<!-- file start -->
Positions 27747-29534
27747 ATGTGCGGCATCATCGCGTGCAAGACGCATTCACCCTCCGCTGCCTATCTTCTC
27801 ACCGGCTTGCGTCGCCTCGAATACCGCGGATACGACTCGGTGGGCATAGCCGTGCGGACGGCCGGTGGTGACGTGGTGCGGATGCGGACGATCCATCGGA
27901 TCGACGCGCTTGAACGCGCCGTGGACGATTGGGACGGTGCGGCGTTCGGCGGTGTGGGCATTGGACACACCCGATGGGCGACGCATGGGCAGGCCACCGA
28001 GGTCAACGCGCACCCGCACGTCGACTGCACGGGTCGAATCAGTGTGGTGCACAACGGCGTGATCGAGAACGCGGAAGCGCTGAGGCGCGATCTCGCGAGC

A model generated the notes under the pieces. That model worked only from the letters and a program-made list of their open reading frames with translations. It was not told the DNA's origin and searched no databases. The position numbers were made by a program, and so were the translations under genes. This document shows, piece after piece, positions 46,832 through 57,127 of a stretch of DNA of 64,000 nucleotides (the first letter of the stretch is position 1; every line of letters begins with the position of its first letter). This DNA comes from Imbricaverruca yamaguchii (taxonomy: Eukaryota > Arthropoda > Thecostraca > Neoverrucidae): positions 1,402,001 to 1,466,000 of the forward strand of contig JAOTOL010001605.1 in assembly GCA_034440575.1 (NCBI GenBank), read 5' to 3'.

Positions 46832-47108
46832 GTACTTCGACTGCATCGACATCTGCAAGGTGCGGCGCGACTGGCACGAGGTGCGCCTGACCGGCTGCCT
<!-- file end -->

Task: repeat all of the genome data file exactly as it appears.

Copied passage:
Positions 27747-29534
27747 ATGTGCGGCATCATCGCGTGCAAGACGCATTCACCCTCCGCTGCCTATCTTCTC
27801 ACCGGCTTGCGTCGCCTCGAATACCGCGGATACGACTCGGTGGGCATAGCCGTGCGGACGGCCGGTGGTGACGTGGTGCGGATGCGGACGATCCATCGGA
27901 TCGACGCGCTTGAACGCGCCGTGGACGATTGGGACGGTGCGGCGTTCGGCGGTGTGGGCATTGGACACACCCGATGGGCGACGCATGGGCAGGCCACCGA
28001 GGTCAACGCGCACCCGCACGTCGACTGCACGGGTCGAATCAGTGTGGTGCACAACGGCGTGATCGAGAACGCGGAAGCGCTGAGGCGCGATCTCGCGAGC

A model generated the notes under the pieces. That model worked only from the letters and a program-made list of their open reading frames with translations. It was not told the DNA's origin and searched no databases. The position numbers were made by a program, and so were the translations under genes. This document shows, piece after piece, positions 46,832 through 57,127 of a stretch of DNA of 64,000 nucleotides (the first letter of the stretch is position 1; every line of letters begins with the position of its first letter). This DNA comes from Imbricaverruca yamaguchii (taxonomy: Eukaryota > Arthropoda > Thecostraca > Neoverrucidae): positions 1,402,001 to 1,466,000 of the forward strand of contig JAOTOL010001605.1 in assembly GCA_034440575.1 (NCBI GenBank), read 5' to 3'.

Positions 46832-47108
46832 GTACTTCGACTGCATCGACATCTGCAAGGTGCGGCGCGACTGGCACGAGGTGCGCCTGACCGGCTGCCT